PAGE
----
That research revealed that students who came “felt strongly that the quality of academics at Boston University was superior, while students who declined our offer of admission believed their preferred college had superior academics,” says Walter. BU had already augmented “the existing, substantial faculty base with more substantial faculty,” Morrison says. With its five-year plan, the University took steps to ensure that perception of that rigorous academic program caught up with reality. Among those steps:

New communications. About 300,000 inquiries about BU from prospective students around the world flood in annually, says Walter. For the first time this year, inquiring students received a barrage of literature telegraphing BU’s academic prowess, starting with We Dare You, the admissions office’s hallmark guidebook. Its 30-second overview calls BU the place for those who like “the idea of being challenged, pushed, pulled, confounded, and inspired by Pulitzer Prize winners, Fulbright Scholars, and MacArthur Fellows.”

Foreign students got a similar brochure, and outreach is intense. Walter, who helps recruit students in China, is learning Mandarin and adorns her office with Chinese books, a Chinese tea set, and a Chinese fan.

Rolling out the welcome mat. Because students who visit BU are more likely to apply, the push is on to show them the campus. Five years ago, BU hosted just over 49,000 prospects; in 2011 there were more than 65,000, many drawn by newly implemented recruitment programs. Three years ago, the University debuted a workshop to demystify the intimidating admissions process. High school juniors and their parents come to campus and are given three applications (composites of real applicants) to evaluate, playing admissions officer for a day. “It’s to help them better understand how we make our admissions decisions,” Walter says.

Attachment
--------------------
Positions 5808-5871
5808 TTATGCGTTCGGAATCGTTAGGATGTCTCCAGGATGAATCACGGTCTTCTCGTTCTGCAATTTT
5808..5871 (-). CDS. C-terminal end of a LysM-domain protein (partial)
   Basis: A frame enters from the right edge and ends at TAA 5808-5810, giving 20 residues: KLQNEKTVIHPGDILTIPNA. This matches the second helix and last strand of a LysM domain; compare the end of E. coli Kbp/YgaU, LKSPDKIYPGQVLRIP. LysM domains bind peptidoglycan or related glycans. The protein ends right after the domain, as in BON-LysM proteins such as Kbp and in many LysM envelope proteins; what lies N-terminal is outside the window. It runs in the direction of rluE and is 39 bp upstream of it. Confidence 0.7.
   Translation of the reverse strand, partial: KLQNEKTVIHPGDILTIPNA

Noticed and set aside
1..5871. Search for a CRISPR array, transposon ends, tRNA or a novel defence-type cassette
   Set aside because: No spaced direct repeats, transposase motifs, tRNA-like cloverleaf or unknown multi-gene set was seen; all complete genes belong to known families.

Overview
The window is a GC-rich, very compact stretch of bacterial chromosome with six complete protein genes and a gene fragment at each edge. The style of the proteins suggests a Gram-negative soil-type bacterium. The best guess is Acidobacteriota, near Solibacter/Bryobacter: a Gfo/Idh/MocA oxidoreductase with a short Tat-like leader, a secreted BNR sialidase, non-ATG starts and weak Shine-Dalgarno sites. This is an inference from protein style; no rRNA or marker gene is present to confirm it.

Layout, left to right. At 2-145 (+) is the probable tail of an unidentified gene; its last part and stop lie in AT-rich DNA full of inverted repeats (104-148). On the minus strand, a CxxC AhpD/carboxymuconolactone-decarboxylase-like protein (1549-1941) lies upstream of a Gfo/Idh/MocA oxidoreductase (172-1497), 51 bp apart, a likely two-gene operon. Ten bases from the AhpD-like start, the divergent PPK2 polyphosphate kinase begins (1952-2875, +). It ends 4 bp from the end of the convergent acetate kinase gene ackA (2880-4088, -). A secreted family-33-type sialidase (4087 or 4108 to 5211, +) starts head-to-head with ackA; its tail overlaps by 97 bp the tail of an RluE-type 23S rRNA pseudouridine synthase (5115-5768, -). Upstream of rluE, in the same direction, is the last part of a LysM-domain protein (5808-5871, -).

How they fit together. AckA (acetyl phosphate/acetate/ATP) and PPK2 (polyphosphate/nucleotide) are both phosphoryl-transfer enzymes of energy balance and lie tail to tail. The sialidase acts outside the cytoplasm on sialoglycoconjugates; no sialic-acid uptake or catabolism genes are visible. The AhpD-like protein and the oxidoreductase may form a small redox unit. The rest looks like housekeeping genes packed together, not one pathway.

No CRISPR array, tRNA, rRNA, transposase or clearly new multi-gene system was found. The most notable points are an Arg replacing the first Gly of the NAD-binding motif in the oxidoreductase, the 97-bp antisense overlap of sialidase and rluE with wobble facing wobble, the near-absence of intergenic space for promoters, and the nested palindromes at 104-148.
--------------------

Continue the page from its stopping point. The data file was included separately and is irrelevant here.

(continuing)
For two years, the University has had special visiting days just for seniors finalizing their college applications, “to allow them to take a much closer look at the University than just coming in for a tour,” she says. Those visitors hear from, among others, Charles Dellheim, a College of Arts & Sciences professor of history and founding director of the Kilachand Honors College for high-performing freshmen.

Expanded recruitment. Five years ago, BU recruiters visited 187 high schools in California, the University’s third largest feeder state. This past fall, they hit 287. In number-one-feeder Massachusetts, where the number of high school graduates has dropped, BU has maintained its “market share” in the last five years by boosting from 87 to 220 the number of schools visited. During the same time, recruiters increased their visits abroad from 33 countries to 46.

To better recruit students from under-resourced high schools, the University is increasingly partnering with groups like A Better Chance. “Five years ago, we worked with 11 community-based organizations; this past year, 73,” says Walter. And BU has added a multicultural weekend, housing minority students with a host student in dorms and chauffeuring them by complimentary buses from New York City.

In short, says Brown, “we’re not your old BU.” Which is not to say that connections with the past aren’t still a pipeline for high-caliber students. Rena Gluck gained early-decision admission this coming fall to Sargent College, the school her mother graduated from in 1984. Gluck comes to BU with a 4.31 GPA and a phone book–size list of high school extracurricular activities, among them captain of the varsity volleyball team, student council member, technical director for plays, youth groups leader, and hospital volunteer.

What attracted the busy Marylander to BU, she says, was a perfect fit of student and program. After researching Sargent’s athletic training and physical therapy instruction, “I knew that was the program I wanted and that BU was my top choice.”